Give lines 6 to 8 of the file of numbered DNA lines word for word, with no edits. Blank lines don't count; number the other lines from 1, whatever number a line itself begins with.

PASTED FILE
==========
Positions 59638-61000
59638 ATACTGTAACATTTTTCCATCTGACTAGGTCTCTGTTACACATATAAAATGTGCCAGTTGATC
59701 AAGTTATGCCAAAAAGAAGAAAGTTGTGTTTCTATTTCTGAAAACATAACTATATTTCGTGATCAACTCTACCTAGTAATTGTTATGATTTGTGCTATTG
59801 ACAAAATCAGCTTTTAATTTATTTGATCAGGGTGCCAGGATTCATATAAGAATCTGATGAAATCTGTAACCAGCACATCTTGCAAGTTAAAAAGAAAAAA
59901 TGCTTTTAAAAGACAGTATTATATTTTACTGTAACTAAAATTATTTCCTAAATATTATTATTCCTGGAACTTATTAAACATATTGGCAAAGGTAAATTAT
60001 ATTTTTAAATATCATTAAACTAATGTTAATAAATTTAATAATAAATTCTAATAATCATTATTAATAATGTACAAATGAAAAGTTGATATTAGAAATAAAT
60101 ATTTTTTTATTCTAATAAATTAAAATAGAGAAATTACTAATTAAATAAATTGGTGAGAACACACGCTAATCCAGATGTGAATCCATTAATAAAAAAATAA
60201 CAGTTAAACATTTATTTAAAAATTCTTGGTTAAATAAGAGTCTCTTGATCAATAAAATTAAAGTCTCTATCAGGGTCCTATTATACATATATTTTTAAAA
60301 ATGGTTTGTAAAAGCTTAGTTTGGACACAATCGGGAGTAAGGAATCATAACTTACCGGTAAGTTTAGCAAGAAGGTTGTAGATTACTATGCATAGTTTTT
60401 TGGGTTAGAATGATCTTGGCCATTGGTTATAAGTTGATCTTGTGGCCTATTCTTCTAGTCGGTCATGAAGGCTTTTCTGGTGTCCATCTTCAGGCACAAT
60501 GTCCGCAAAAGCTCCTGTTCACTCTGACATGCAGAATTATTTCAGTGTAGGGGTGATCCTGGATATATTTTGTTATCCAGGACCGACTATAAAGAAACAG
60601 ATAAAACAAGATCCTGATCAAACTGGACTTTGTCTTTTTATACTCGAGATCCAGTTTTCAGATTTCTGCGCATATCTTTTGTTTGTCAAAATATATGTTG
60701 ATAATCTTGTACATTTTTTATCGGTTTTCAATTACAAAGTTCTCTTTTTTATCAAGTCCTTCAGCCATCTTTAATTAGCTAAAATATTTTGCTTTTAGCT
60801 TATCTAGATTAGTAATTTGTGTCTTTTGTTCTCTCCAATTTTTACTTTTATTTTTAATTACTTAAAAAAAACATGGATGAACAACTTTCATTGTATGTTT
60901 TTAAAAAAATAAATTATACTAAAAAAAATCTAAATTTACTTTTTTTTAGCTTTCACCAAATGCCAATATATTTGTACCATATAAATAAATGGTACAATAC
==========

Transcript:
60001 ATTTTTAAATATCATTAAACTAATGTTAATAAATTTAATAATAAATTCTAATAATCATTATTAATAATGTACAAATGAAAAGTTGATATTAGAAATAAAT
60101 ATTTTTTTATTCTAATAAATTAAAATAGAGAAATTACTAATTAAATAAATTGGTGAGAACACACGCTAATCCAGATGTGAATCCATTAATAAAAAAATAA
60201 CAGTTAAACATTTATTTAAAAATTCTTGGTTAAATAAGAGTCTCTTGATCAATAAAATTAAAGTCTCTATCAGGGTCCTATTATACATATATTTTTAAAA